Running column: Sit around drinking tea or run 18 miles in 50mph winds? It’s no contest for Mark Armstrong
It’s becoming harder and harder for Mark Armstrong to get out on those long runs ahead of the Greater Manchester Marathon
It’s 5.30am. I’m sitting up in bed during a rare quiet moment, mug of tea in hand, and all I can hear is the wind battering against the window.
How much do I not want to go out and run 18 miles?
The truth is the thought of not getting those miles in last weekend never seriously entered my head.
I floated the possibility of getting some done on a treadmill given there were winds of more than 50mph but Neil told me to forget it.
“Anyway, it will make great content for your column,” he said. We’ll see.
Neil knows how much of a struggle it is at times for people like myself to fit training for a marathon into your lifestyle.
He’s sympathetic to it and tailors my plan to accommodate the demands on my time outside of running, like having a job for example…
MORE: Check out our 2019 race calendar here
But when last week he brought up the subject of a long run at the weekend there was little room for manoeuvre… “You need to get a long run in mate…”
Whatever the conditions, I had to get out there.
I haven’t gone what I consider very long since I ran the Robin Hood Marathon in Nottingham back in 2017.
After missing my window for a long run the week before due to a cold, it was imperative that I started to get some real distance in my legs.
Beyond the physical need for it, psychologically, it was necessary as well. There has been a doubting voice in my head during this training block telling me that perhaps I can’t go really long any more without getting injured.
It’s going to take more than one long run to allay those fears but a degree of confidence needed to be restored.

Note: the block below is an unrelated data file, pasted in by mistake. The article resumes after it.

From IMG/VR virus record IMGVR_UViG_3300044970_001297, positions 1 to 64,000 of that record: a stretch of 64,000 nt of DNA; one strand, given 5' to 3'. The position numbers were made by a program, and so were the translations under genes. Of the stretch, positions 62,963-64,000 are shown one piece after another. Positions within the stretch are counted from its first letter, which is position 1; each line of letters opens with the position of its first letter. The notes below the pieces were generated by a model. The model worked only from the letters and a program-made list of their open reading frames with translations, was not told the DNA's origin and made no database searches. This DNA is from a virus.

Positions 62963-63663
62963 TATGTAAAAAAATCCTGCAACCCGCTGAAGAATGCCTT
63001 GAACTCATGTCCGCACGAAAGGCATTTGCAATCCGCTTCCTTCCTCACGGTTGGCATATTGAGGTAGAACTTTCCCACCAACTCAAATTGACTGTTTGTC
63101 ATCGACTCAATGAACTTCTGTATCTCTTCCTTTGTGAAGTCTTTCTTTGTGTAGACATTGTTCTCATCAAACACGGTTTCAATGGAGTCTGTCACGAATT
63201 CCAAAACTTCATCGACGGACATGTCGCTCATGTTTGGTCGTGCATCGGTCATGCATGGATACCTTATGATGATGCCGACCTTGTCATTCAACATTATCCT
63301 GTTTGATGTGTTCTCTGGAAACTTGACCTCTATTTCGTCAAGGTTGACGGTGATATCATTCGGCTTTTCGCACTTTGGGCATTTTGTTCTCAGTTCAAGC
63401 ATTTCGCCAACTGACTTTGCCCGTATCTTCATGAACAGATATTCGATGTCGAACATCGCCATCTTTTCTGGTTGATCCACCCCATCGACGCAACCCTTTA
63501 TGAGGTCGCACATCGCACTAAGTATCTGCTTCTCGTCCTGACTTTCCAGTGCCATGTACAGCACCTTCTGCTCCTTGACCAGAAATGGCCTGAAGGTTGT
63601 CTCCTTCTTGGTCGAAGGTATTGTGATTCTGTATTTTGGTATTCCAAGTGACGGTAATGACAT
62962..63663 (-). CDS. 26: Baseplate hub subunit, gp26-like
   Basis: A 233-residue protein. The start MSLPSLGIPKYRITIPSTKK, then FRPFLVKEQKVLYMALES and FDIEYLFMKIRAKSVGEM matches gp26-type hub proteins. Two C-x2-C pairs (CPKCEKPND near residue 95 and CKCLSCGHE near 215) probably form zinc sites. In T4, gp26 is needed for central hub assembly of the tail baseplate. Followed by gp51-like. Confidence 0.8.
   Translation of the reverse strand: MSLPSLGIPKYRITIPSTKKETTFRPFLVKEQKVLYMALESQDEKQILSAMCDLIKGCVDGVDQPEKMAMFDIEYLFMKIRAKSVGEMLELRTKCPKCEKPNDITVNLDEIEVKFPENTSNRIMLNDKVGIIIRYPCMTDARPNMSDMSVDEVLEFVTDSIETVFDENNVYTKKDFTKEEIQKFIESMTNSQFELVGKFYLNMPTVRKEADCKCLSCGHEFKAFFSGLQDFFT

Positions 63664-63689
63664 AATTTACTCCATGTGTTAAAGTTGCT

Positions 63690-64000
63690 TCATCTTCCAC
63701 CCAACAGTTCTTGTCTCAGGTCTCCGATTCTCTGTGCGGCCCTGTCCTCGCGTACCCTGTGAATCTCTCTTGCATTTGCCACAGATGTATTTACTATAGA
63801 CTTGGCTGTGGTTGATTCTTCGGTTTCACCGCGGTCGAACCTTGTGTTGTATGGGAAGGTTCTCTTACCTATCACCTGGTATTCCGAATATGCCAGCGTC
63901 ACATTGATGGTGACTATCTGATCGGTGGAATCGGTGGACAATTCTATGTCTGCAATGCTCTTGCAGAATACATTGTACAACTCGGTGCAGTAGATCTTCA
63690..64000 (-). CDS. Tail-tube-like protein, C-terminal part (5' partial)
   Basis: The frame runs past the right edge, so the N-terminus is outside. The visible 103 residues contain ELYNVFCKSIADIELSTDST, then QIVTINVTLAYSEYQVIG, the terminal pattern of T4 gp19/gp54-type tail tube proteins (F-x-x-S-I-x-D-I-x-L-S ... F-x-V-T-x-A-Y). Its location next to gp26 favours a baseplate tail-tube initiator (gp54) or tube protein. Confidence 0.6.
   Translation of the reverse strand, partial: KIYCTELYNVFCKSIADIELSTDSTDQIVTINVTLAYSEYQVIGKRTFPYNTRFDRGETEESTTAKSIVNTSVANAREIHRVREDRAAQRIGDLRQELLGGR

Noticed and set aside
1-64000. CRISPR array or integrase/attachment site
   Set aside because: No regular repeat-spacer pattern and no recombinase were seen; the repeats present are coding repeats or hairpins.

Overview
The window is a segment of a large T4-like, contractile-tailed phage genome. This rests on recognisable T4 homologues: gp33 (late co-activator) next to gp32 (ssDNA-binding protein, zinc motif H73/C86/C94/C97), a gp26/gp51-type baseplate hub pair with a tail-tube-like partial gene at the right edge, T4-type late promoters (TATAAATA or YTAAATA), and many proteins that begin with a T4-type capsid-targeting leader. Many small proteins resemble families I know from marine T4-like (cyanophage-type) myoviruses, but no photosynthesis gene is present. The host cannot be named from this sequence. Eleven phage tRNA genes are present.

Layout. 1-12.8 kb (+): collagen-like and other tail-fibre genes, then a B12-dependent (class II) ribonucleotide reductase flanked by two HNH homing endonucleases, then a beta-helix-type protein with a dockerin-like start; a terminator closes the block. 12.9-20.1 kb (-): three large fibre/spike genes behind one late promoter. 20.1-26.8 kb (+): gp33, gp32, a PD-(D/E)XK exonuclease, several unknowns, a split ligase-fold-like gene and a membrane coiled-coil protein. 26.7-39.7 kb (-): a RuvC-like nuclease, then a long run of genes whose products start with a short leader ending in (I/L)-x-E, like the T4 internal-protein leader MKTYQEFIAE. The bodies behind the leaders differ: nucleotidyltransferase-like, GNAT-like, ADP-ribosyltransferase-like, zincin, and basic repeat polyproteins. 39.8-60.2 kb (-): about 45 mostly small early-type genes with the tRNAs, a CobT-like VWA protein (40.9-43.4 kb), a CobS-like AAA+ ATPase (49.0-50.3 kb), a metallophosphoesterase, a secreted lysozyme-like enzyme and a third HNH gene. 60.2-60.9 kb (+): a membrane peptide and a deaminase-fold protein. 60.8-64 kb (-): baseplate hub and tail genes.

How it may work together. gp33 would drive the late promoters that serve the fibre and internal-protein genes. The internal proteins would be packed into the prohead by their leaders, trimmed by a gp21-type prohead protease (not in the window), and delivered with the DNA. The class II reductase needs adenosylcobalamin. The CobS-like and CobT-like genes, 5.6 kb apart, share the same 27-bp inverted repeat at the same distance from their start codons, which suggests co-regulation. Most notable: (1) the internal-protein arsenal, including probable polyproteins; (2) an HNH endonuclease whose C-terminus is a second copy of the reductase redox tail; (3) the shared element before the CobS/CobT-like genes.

I’ve never run in such windy conditions as on Saturday and at times I was barely moving forward such was the force pushing me back.
I ran a lot slower than I hope to at the Greater Manchester Marathon but I just wanted to complete the session without depleting and hitting the wall.
That’s what all this training is about really – finding the fastest pace that I can run 26.2 miles for.
To complete a marathon isn’t the goal anymore, I know I can do that.
I hope it doesn’t come across as arrogant but I’ve gone beyond that now.
That’s not to say the distance doesn’t still scare me – it does and it should.
MORE: Love running? Join the Run Anglia Facebook group here
I still get days when I think ‘how on earth am I going to run a marathon?’ Those thoughts normally come after a recovery run, which probably isn’t the best time to judge how you’re going to fare when your legs are still feeling the after-effects of a longer run.
But that’s part of the psychology of it. There will be more than a few tired runs between now and April 7 but that is part of the process – running with a tired mind is a key part of the preparations (as well as tired legs obviously).
I’m barely awake for the first mile during some of my early morning midweek runs, but they are so useful in determining what will ultimately be my marathon pace.
I know the level of discomfort coming my way and the more I can suffer now, the more I will be able to push it on the day.
It’s what gets me out the door instead of sitting around drinking tea…
I’m looking forward to attending the Valentine’s 10K on Sunday. It’s a race that I have a bit of affinity for as it’s where I set my 10K personal best last year. There’s part of me that wishes I was running it again but I couldn’t make it work with the marathon training. However, I’m doing the next best thing, and covering it for this newspaper. Come and say hello!
If you value what this story gives you, please consider supporting the Eastern Daily Press. Click the link in the orange box below for details.